Aerial photos show Hurricane Matthew's 177 mile overwash
Healthy dunes protect beaches
From Florida to North Carolina, Hurricane Matthew’s storm surge and waves overwashed the stretch of coast totaling 177 miles in four states.
Nearly two months after Northeast Florida's brush with Matthew, signs of the damage remain. Huguenot Park is closed indefinitely due to a road washout and condemned homes in Flagler and St. Johns counties sit precariously upon undermined seaside foundations.
Aerial photos mapped by the U.S. Geological Survey before the storm have been compared to images surveyed in the wake of Matthew. The analysis reveals an estimated 40 miles worth of dunes and other coastal structures were overtopped in Florida.
A preliminary review found 32 miles worth of shoreline in Georgia and 75 miles in South Carolina were overwashed, mostly in lightly populated areas. Rain was the biggest impact in North Carolina but storm tides also overtopped about 30 miles of dunes.
The Survey deployed 80 sensors from Miami to Jacksonville ahead of the storm, the largest such deployment in history. Tide gauges along the coast indicate storm surge reached just over 5 feet under the Beach Boulevard Bridge on Jacksonville Beach. Offshore wave heights in excess of 27 feet contributed to an additional 6 to 15 feet of wave runup at the shoreline. The combined effects of surge and storm-induced wave runup created elevated total water levels at the shoreline, causing extensive erosion of the beach and dunes.
In St. Augustine the surge was measured at 8 feet washing away a 16-foot sand dune, destroying oceanfront homes’ boardwalks and decks. Pictures south of St. Augustine show how the storm surge opened up a new inlet between the Atlantic Ocean and the Matanzas River, stripping away a 12-foot dune and carrying most of its sand into the estuary.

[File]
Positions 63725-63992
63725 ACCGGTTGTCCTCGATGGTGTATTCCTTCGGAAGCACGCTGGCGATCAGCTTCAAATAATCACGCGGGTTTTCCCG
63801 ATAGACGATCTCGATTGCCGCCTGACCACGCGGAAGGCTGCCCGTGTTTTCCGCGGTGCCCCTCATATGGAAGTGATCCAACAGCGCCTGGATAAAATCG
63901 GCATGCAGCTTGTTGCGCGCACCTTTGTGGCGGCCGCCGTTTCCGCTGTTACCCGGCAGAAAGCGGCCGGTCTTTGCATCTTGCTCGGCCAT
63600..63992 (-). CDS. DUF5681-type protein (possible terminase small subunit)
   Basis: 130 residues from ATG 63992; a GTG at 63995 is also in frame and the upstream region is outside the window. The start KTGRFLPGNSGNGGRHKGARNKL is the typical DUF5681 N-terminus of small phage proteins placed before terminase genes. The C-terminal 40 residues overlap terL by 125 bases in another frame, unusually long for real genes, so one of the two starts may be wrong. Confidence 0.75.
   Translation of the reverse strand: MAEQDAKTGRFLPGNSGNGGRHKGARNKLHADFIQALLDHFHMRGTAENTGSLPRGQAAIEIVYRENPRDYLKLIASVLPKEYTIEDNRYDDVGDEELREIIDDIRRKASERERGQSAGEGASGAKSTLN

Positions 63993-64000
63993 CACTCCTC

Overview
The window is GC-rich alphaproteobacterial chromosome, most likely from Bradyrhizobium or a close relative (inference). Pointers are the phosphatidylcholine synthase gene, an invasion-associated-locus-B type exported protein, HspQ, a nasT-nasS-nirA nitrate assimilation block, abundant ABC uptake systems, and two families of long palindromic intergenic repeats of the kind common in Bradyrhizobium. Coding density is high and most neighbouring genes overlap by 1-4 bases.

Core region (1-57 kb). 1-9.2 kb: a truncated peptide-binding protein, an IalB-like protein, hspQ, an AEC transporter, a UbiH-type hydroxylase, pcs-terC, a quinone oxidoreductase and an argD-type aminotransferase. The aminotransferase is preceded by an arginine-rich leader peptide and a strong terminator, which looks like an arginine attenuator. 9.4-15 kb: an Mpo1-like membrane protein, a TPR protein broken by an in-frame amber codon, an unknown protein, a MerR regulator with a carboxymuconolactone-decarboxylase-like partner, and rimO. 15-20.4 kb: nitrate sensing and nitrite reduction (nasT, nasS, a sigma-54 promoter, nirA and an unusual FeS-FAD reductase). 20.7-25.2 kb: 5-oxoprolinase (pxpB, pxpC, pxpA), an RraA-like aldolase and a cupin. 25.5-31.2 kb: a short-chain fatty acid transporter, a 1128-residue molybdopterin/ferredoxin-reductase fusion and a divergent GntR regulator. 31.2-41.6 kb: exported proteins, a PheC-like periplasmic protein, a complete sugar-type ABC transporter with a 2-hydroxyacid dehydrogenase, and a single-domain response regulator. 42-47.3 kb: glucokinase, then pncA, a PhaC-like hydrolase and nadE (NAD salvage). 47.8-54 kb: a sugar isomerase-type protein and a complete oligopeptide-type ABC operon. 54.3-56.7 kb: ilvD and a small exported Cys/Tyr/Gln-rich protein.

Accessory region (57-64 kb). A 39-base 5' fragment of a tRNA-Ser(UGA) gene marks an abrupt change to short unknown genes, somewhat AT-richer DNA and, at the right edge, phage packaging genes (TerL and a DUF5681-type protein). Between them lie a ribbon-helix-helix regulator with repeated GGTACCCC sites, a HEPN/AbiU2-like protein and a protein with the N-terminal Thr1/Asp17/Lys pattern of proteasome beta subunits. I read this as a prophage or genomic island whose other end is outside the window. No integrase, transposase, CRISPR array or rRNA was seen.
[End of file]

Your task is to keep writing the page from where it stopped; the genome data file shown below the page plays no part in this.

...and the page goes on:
Powerful waves pack a punch and can weigh 2,000 pounds per cubic yard. Force like this easily rips apart sections of A1A in Flagler county where the dunes thin or become .
Healthy dunes absorb the punch explaining why some beaches suffered more than others. Aerial photos show how large wide dunes reinforced with sea oats and other plants absorbed more energy and held up better.
Those healthy dunes provided a sand source to buffer the waves. But, in locations where roads led directly to the beach, ocean water rushed over the sand and into neighborhoods.
You can view photos of the entire coastline yourself and compare before and after locations from the USGS website.